Bushnell Voyager 4.5in reflector?

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huey_pilot

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I just bought a used Bushnell Voyager 675x4.5" Reflector . What will I be able to see with this? Like how detailed will jupiter or saturn be? How about deep space objects?<br /><br />Here are the specs:<br /><br />675x4.5" Reflector<br />Focal Length 900mm<br />Eyepieces 4, 12, 20 <br />Magnifications 45, 75, 135, 225, 675
 
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igorsboss

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Your neighbors are named Jupiter and Saturn? How ironic...
 
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huey_pilot

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Erm, what? Im guessing that I won't be able to see &%$#@! with it.
 
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bbrock

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Huey<br /><br />Not true at all. However, you can forget the 675 magnificationn. The 225x will be usable on the Moon, Jupiter, Saturn, a few planitary nebula and for resolving multiple stars. <br /><br />The scope has a focal ratio of f/8 which means you should get decent contrast images at this highest usable magnification on bright objects. The lower power eye pieces are usefull for viewing the deep sky objects, i.e. Open and Globular Clusters, Diffuse Nebula and Galaxies. A 4.5" aperture ( 113.4 mm ) reflector is adaquate for casual observing and learning the night sky. <br /><br />Just curious, but what type of mounting does the scope have. ( Alt-Azm ) ( Dobsonian ) ( Equatorial ) ? Or are you familiar with the different types. Often it isn't the scope that gives the user fits, but rather the sloppy and weak mounting. <br /><br />Clear Sky<br />Bill<br />
 
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huey_pilot

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im not really familliar with the stands, but im pretty sure its an Equatorial
 
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tfwthom

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Review of the Voyager:<br /><br />http://www.excelsis.com/1.0/entry.php?sectionid=12&entryid=133<br /><br /> The relative ratings of this scope and the Meade ETX70 have made me cynical about ratings. A side-by-side comparison of the Bushnell Voyager to the ETX70 made me want to call up Meade and scream. Nevertheless, the ETX70 is credited with spectacular optics, and the Bushnell Voyager is panned. One reviewer on another site even declared that he saw gull wings around stars in the star test. I saw no such effect. <br /><br />Very well, this isn't the greatest scope in the world, but it is fine for its target market: casual family viewing. The low-power eyepiece yields a very fine wide view - much broader than the view in the ETX90 at comparable magnification. At 100 power, it reveals surface detail on Jupiter, and shows Saturn clearly. The beloved ETX70 blurs out far below 100 power, and for $150.00 more, it never showed the rings of Saturn in my experience. (That's pretty damning, IMHO.) <br /><br />At $180.00, there's nothing cheaper that shows as much as the Voyager. It has no snob appeal. It's not for the serious amateur. It's for the casual family, and it's well-targeted. <br /><br />Overall Rating: 8<br /><br /> <div class="Discussion_UserSignature"> <font size="1" color="#3366ff">www.siriuslookers.org</font> </div>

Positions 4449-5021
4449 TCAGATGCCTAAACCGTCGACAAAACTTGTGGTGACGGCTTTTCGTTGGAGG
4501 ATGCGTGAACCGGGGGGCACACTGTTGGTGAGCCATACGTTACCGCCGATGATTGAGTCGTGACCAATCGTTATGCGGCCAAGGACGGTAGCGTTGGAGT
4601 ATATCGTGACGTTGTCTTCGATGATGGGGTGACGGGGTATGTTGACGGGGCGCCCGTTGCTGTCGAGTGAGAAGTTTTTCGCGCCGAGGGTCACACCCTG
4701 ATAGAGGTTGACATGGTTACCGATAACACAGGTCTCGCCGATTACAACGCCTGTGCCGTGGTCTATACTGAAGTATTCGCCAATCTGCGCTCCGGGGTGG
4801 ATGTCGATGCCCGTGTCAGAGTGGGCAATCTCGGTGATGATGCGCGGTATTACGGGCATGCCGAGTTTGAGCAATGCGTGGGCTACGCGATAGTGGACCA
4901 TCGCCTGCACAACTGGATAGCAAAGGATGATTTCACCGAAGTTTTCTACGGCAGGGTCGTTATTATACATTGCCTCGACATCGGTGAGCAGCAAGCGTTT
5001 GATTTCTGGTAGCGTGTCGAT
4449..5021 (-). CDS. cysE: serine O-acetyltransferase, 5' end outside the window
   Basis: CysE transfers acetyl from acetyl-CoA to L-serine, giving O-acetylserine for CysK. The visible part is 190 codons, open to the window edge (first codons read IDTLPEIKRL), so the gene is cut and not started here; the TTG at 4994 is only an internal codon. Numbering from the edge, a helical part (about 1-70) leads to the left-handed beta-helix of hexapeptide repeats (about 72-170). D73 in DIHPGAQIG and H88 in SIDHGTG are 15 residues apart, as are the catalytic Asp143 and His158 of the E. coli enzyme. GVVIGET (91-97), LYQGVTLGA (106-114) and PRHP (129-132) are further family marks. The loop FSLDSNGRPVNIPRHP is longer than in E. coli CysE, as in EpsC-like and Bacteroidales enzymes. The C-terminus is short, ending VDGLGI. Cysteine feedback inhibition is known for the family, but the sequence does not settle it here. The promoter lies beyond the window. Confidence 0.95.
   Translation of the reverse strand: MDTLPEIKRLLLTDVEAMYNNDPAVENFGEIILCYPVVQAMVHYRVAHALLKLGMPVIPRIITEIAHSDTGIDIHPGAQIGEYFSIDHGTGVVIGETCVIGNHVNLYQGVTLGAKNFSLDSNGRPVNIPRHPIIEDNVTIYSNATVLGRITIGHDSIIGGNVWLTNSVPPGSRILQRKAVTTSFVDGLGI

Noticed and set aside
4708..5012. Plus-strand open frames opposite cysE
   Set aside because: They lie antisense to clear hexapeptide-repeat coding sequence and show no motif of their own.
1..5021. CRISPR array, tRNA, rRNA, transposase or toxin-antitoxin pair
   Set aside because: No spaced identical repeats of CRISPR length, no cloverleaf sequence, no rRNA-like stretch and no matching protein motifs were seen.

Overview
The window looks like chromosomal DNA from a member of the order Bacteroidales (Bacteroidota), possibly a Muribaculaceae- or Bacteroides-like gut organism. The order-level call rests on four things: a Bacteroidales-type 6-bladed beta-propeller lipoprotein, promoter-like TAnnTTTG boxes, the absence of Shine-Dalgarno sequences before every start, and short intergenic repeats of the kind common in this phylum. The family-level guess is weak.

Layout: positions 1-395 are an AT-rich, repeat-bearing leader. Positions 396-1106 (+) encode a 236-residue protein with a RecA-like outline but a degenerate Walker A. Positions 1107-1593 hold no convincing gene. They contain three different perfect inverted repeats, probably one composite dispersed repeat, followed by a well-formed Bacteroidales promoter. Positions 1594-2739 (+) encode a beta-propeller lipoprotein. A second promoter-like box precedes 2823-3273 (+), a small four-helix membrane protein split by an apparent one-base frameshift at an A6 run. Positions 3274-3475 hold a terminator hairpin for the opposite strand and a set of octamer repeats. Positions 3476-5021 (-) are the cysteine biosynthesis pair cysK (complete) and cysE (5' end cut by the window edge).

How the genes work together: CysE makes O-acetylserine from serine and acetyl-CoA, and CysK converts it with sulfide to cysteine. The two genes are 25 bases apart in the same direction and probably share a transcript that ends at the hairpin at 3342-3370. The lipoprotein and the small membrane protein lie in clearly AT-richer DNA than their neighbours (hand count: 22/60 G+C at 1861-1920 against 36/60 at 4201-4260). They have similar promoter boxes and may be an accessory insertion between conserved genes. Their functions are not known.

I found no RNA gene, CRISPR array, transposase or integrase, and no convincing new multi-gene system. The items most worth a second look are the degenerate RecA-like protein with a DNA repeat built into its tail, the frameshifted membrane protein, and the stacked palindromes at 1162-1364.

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huey_pilot

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Wait, im not sure thats the same voyager that I have. Mine isn't small or lightweight. Mine is about 3 feet long and the mount isnt socket, and it has a finder scope, most people on there said it was 3 inches of aperture but I measured mine at exactly 4.5 inches I think that review is for this scope http://www.miamisci.org/store/images/d10b050c8df24f80019fb6cc5f4733af.gif<br /><br />Heres my scope http://www.hotbuyselectronics.com/images/bushnell_voyager_675x45_telescopes.jpg<br /><br /><br />Well like I said, I only paid $25 for the telescope, 3 eyepieces, 2x barlow, and a large astronomy book. I couldn't pass up the chance, even if the telescope sucks. <br /><br />EDIT: Just looked at saturn through it, I could see saturn and five of its moons.
 
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bbrock

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Huey<br /><br />Indeed, you have an equatorial mount, and the scope is a Newtonian Reflector. If you keep the scope collimated, the scope should perform well. A rule of thumb is that the maximum magnification for any scope under the best conditions is 50 times the aperture diameter in inches. ( 4.5 x 50 = 225 ). Check the collimation of the scope. You should be able to not only see the rings around Saturn, but also the cassini division in the rings. If that little scope can do that, you are doing as good as anyone can do at 225x. Which is really quite a lot of magnification. Most deep sky objects are viewed at around 50 to 150 magnification.<br /><br />Clear Sky<br />Bill
 
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huey_pilot

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Yeah its pretty well collimated. I can usually get a pretty good view of saturn, even though its all white with no surface or ring detail unlike jupiter in which i can see 2 bands around it.<br /><br />But it won't even focus with the 2x barlow on it.
 
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